Jamil the foal was suffering from an aggressive bladder infectionthat was causing bleeding and pain. In the midst ofthe coronavirus (Covid-19)travel restrictions, his owner wasn’t sure he could reach our centre in time to save his young horse.
The SPANA team first met one-year–old Jamilwhen he wasrushed to the SPANA centre in Chemaia, Morocco, in the back of a pickup truck. Earlier that morning, his owner,Youssef, had come to deliver his horses’ breakfast and was shocked to discover the floor of their stall covered in blood. After checking for external injuries, Youssef quickly realised that Jamil had been passing the blood in his urine. The foal was lethargic and clearly uncomfortable, kicking at his belly in a bid to ease the pain.Youssef knew he would need immediate treatment for whatever was causing the bleeding.
Due to Covid-19 however, Youssef was stuck.He needed a special licence from the localauthorityto bring his foal to the SPANAcentre, located more than twelve kilometres away from his farm. As is the case in most countries, movement in Morocco has been dramatically restricted and peoplenow require formal documentation if they wish to travel. It took two days for both Youssef and the pickup driver to finally get the permission that they needed to transport Jamil. At this point though, Youssef was concerned that the damage had already been done. He said,
‘Honestly, I didn’t have a lot of hope that Jamil would recover.’
Although the foal is still too young to work, his mother helps her owners to survive byploughing land, bringing produce to town and carrying water from the nearby well.Youssef has a lot riding on his mare and young Jamil, who will one day work alongside his mother, supporting Youssef’s extended family. Everyonehad been excitedly waiting forJamil’s birth and was thrilled to have a new addition to the farm.
At the centre, the foal was clearly distressed as he was led off the truck. SPANA vet Younesshad seen this condition before, diagnosing Jamil with a case of‘haemorrhagic cystitis’.This rare bladder infection in horses causes blood clots, pain, weight lossand lethargy. Left untreated, Jamil would eventually succumb to the aggressive infection.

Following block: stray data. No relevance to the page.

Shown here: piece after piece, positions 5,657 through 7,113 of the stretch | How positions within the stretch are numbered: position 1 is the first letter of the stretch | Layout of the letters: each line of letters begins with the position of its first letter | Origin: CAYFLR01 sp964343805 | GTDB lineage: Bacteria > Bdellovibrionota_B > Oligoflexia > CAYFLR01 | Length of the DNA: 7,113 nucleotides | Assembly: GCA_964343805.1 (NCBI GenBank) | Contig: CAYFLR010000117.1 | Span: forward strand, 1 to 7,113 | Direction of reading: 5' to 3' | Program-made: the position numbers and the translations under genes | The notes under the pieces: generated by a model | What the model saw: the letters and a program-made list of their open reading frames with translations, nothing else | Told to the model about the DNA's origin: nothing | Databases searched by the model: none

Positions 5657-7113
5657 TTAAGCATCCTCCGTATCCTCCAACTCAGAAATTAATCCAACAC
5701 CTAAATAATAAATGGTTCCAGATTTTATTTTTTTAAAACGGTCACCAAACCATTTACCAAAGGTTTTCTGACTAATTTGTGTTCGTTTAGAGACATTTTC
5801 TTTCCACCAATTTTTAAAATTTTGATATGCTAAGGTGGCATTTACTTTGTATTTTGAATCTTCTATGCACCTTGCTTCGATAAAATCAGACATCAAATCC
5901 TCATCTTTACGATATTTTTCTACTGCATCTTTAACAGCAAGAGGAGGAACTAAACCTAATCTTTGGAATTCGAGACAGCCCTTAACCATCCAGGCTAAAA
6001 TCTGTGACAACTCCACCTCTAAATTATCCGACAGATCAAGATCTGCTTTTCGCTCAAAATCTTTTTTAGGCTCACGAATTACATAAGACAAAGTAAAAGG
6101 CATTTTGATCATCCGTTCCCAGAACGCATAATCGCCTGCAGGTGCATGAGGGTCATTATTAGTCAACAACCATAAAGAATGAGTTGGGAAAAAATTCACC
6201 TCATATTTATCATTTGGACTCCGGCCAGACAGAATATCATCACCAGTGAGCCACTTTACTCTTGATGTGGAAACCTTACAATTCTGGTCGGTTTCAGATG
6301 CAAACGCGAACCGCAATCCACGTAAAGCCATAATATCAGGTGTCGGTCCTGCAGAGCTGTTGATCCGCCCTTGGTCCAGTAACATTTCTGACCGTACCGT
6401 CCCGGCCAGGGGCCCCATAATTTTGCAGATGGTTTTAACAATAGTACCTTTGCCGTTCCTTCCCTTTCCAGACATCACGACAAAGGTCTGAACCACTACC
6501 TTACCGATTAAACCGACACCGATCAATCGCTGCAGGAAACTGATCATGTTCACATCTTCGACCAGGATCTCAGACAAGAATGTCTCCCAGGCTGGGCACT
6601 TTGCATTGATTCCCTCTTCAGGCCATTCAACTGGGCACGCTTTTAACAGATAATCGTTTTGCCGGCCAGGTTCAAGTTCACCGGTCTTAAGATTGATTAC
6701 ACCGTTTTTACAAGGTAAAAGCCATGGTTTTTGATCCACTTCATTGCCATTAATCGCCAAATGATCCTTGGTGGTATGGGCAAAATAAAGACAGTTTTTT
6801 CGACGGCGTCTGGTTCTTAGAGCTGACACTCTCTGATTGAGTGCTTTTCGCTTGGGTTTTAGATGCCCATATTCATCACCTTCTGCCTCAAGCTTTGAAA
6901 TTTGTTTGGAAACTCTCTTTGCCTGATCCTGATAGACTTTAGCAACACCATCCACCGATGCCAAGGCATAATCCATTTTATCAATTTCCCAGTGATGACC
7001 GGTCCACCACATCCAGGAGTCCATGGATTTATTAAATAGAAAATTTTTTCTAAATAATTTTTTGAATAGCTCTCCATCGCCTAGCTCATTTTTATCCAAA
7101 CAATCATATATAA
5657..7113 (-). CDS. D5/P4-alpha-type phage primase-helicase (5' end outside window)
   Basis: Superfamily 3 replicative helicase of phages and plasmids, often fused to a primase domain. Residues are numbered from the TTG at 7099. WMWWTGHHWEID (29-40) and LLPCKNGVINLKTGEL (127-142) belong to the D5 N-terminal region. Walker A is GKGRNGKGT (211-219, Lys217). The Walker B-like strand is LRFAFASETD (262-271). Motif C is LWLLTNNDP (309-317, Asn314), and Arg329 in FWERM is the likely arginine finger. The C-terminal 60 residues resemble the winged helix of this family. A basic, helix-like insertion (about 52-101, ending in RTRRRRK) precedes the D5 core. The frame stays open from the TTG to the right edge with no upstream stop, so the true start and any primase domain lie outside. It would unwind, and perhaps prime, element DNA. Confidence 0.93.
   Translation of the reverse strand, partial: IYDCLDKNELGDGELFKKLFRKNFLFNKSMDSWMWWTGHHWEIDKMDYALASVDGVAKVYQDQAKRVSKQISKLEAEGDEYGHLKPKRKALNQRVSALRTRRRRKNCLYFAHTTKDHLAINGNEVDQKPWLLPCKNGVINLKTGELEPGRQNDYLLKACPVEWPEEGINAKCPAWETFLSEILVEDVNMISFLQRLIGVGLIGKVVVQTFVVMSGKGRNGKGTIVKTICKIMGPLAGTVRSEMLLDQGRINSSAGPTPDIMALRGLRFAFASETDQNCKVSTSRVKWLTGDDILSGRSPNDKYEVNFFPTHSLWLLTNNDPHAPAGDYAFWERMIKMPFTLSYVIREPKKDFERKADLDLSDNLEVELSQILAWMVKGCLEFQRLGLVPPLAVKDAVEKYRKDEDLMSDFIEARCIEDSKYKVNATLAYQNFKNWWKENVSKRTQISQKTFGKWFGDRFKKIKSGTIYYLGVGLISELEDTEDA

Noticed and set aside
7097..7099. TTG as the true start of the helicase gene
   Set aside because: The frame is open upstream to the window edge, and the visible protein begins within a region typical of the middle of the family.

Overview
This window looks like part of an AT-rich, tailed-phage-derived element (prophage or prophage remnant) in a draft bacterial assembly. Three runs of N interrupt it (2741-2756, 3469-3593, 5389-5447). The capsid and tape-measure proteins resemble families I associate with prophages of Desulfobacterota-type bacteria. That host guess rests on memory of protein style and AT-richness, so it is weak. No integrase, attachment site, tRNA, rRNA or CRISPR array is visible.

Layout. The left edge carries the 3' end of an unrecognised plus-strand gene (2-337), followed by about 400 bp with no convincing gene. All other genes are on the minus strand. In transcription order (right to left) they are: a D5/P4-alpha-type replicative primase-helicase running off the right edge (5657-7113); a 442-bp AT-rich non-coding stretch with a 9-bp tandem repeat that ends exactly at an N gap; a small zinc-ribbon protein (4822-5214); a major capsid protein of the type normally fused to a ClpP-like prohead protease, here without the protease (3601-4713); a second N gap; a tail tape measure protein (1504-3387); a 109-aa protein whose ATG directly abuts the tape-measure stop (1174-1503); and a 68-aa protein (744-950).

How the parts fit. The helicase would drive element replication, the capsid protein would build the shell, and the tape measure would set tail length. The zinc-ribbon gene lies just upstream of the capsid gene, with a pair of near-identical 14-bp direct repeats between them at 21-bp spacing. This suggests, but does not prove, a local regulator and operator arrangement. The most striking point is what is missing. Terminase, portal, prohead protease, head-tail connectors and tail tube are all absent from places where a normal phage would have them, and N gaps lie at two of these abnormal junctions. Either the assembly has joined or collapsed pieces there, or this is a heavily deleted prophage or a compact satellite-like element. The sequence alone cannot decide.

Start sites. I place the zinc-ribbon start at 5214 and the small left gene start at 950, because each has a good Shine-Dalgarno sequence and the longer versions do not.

The team first injected a painkiller to sootheJamiland allow them to work more easily. The blood clots would need to be removed immediately as they harboured the dangerous bacteria that were causing the infection. To do this, Younessused a local anaestheticto numb the area before inserting a catheter to flush the bladder with saline (salt water).Oncethis was done, he administered an antibiotic to fight the painful infection and a drug to stop bleeding and promote blood clotting. Jamil and his mother were led to a stall for a few hours, where the foal was given plenty of fluids and rest as he recovered from the procedure.
Before sending them home later that day, the team gave Youssef a five-day course of antibiotics and painkillers. They explained how to administer the drugs and how to help Jamil recover. As Youssef let his horses back onto the truck, he promised to follow the treatment plan dutifully.
A few weeks later,the team were finally able to visit Jamil at home to check on his recovery thanks to travel restrictions for essential workers easing. They were delighted to find a happy and healthy young horse with no signs of infection.
Youssef was deeply grateful to have Jamil back to full health and said,
‘Thanks to the dedicated SPANA team, my foal was saved from certain death.’